“The F/A-22 is very easy to work on,” notes Martin, an experienced maintainer who has been working on the advanced fighters for about two years. “The jet tells us what is wrong with it after it lands. It tells us what part needs to be replaced. The biggest challenge we face involves the access panels. We have to be more careful with them so we don’t damage the stealthy coatings. Still, this airplane is a huge step forward in terms of maintenance.”
More than $60 million of new construction related to the Raptor at Tyndall so far translates into new squadron buildings, maintenance hangars, a low-observable repair facility, and additions and updates to existing training buildings. With all the spending and attention focused on the F/A-22, Tyndall leadership is quick to emphasize that it takes an entire team to accomplish the air dominance training mission.
“When we added the Raptor side to our academic and simulation building, for example, we refurbished the Eagle side,” explains Brig. Gen Larry New, the commander of the 325th Fighter Wing. “We took the same approach with our maintenance facility. We renovated the entire building instead of just the F/A-22 section. We want everyone who works at Tyndall to feel that they are part of the same team. We are going to be operating the Eagle in the Air Force for the better part of the next two decades. We can’t forget about it or give it some second-class status.”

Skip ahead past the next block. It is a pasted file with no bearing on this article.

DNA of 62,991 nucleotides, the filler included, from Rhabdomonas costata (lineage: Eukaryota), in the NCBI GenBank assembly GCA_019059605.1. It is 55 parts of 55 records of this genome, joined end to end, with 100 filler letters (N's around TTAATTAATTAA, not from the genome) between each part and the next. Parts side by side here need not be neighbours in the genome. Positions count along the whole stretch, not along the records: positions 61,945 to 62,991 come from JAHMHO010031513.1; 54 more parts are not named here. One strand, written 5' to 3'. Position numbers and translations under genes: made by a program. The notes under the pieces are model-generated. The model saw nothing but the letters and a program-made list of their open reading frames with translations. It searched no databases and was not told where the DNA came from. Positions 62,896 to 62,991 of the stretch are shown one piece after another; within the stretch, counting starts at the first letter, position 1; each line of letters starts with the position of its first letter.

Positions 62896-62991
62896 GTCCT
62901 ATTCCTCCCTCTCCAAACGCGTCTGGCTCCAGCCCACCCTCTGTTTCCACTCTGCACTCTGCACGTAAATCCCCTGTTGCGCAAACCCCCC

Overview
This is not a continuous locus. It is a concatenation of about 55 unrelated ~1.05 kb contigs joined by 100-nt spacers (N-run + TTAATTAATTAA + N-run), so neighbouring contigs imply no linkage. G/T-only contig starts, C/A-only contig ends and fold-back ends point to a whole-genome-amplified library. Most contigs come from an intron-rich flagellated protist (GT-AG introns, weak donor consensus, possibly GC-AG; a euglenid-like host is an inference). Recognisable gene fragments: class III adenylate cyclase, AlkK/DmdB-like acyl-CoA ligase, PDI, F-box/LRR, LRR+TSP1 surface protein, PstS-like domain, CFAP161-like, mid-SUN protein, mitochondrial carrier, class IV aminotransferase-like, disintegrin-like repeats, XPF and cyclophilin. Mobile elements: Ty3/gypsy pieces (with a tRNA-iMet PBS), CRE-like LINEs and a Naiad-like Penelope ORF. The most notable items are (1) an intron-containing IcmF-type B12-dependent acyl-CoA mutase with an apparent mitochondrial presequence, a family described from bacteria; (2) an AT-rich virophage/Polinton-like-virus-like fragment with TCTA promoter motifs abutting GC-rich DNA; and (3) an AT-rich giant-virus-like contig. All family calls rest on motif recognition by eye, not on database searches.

New also realizes that while the F/A-22 may enjoy a high profile within the Air Force, many are relatively unaware of the new fighter. “We need to educate people about the Raptor,” he says. “A lot of people in high places around the country don’t even realize the F/A-22 is flying. We are well into fielding the weapon system. We need to remind them why we are building the Raptor and what the aircraft means to the future of the United States in terms of our warfighting capability and our ability to defend our interests.”
The Raptor’s appearance at Tyndall has generated more curiosity than envy from F-15 pilots at the base. “Many Eagle pilots have flown against us and they want to understand the performance of the airplane — how it maneuvers,” explains Harrigian, who ferried the first Raptor from the factory to Tyndall. “The next biggest question I get relates to avionics. F-15 pilots want to know what the cockpit looks like and how the airplane presents information to the pilot. They ask if it is easy to fly, if it flies like an F-15.”